Medical experts work fast to learn more about new omicron COVID-19 variant

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Posted at 5:15 PM, Nov 29, 2021
and last updated 2021-11-29 17:15:39-05

TAMPA, Fla. — Just as families around the country look forward to spending the holidays together for the first time in a long time, a new variant called omicron has emerged.

Dr. Michael Teng, a USF Associate Professor of Medicine, says what makes this variant different than Delta is the surprising number of mutations it has in the spike proteins. Those proteins are what folks who have been vaccinated are immunized against. The new mutations in omicron may avoid antibody recognition.

“We’ll find out probably by the end of the week, but what it could mean is that we have a little bit more immune evasion,” said Dr. Teng.

That means our vaccines may not work as well. Dr. Teng says it would take a very unusual variant to be completely immune evasive.

Even still, Pfizer says it’s working to create vaccines specifically for omicron, which would be ready in 100 days. Moderna says it’s working on a booster, and J&J says it is evaluating its own vaccine against omicron.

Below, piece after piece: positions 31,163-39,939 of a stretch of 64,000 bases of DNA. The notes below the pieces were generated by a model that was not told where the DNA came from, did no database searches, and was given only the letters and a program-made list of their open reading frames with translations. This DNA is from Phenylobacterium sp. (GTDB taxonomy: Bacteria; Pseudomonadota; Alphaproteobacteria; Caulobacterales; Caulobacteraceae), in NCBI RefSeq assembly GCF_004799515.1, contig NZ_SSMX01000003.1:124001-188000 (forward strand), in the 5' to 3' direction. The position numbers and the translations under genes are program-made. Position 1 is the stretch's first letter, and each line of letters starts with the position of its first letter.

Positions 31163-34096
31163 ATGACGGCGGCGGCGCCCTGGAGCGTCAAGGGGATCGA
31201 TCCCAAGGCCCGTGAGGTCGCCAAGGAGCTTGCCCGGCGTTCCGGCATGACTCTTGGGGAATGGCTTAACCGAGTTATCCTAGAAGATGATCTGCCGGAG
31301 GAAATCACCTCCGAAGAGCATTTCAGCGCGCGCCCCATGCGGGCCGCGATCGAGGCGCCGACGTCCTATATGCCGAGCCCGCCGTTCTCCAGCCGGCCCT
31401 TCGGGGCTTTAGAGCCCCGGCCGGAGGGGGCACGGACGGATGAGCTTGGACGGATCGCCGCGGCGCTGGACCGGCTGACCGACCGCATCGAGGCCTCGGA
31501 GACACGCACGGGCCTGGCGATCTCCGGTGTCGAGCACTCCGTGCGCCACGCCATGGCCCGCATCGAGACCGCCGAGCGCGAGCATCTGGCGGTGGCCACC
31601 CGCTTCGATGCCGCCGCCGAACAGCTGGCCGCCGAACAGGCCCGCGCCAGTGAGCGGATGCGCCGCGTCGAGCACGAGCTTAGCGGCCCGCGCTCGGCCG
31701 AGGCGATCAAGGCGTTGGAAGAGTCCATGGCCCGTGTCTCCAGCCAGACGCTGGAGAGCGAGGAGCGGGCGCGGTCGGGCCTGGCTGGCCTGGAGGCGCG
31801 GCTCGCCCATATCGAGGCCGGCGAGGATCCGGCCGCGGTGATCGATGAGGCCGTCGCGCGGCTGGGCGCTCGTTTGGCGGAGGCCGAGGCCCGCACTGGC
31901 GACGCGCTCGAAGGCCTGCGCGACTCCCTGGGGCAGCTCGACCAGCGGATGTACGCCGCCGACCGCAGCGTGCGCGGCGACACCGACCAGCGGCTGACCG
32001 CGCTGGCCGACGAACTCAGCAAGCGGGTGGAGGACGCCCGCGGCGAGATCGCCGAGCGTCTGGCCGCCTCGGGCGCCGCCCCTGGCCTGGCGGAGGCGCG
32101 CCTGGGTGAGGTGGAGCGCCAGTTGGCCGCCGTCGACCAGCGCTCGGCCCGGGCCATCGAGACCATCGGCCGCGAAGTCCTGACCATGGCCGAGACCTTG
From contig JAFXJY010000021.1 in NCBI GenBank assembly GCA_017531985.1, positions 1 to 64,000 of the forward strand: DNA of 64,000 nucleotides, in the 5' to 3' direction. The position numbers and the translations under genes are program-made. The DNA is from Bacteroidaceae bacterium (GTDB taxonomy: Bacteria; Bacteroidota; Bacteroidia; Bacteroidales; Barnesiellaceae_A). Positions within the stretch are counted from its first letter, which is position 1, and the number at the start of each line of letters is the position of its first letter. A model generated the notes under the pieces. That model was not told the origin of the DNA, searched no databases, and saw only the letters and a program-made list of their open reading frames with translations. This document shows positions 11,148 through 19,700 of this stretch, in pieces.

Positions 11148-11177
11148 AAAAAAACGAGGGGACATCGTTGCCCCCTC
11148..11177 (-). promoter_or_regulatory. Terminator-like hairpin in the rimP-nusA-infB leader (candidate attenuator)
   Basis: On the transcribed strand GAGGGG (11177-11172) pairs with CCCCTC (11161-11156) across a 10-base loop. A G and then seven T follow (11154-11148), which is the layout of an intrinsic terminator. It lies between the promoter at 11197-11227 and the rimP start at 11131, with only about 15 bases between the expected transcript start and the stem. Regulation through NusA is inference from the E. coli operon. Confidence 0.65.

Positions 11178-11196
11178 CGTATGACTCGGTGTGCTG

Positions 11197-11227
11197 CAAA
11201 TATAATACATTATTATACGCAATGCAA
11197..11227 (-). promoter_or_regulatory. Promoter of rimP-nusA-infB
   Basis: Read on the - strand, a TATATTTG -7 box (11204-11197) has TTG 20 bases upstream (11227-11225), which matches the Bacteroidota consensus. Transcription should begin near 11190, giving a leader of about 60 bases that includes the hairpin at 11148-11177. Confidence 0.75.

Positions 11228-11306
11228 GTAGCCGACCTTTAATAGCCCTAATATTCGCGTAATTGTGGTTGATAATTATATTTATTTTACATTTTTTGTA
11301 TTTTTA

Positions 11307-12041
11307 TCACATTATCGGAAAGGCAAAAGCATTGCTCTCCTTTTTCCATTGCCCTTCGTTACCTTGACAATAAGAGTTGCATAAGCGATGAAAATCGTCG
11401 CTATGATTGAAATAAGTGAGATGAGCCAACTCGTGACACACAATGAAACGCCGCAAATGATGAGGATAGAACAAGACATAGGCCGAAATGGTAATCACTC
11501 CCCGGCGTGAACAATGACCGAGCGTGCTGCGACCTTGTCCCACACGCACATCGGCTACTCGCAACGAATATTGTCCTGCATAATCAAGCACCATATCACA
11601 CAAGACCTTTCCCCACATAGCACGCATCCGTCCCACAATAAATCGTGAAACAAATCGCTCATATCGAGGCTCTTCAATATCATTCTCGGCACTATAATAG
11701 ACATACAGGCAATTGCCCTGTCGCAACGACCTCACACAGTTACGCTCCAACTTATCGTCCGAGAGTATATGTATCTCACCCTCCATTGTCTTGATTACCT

“They’re really easy to change because you just change the genetic code that you put into the vaccine. You can change out the entire protein, you can put in a different protein,” said Dr. Teng. “So, it’s really flexible, very easy to adapt.”

But just because the vaccine may change slightly doesn’t mean you should hold off on getting a booster shot now.

“The reason that we’ve gotten boosters is that we see waning immunity, especially in the elderly population where their immunity wains a little quicker, it was going down to around 60% or something like that. It was a significant amount of loss,” he said.

A booster shot ramps the antibody response up to extremely high levels, according to Dr. Teng, which will help protect you against the delta variant, which is still a major problem in the U.S.

"We still have 70-80,000 cases of delta a day in the United States. We really need to worry about the thing that’s right in front of us before we worry about the thing that maybe coming,” Dr. Teng said.

Dr. Fauci believes its inevitable, but so far there have been no reported cases of omicron in the US.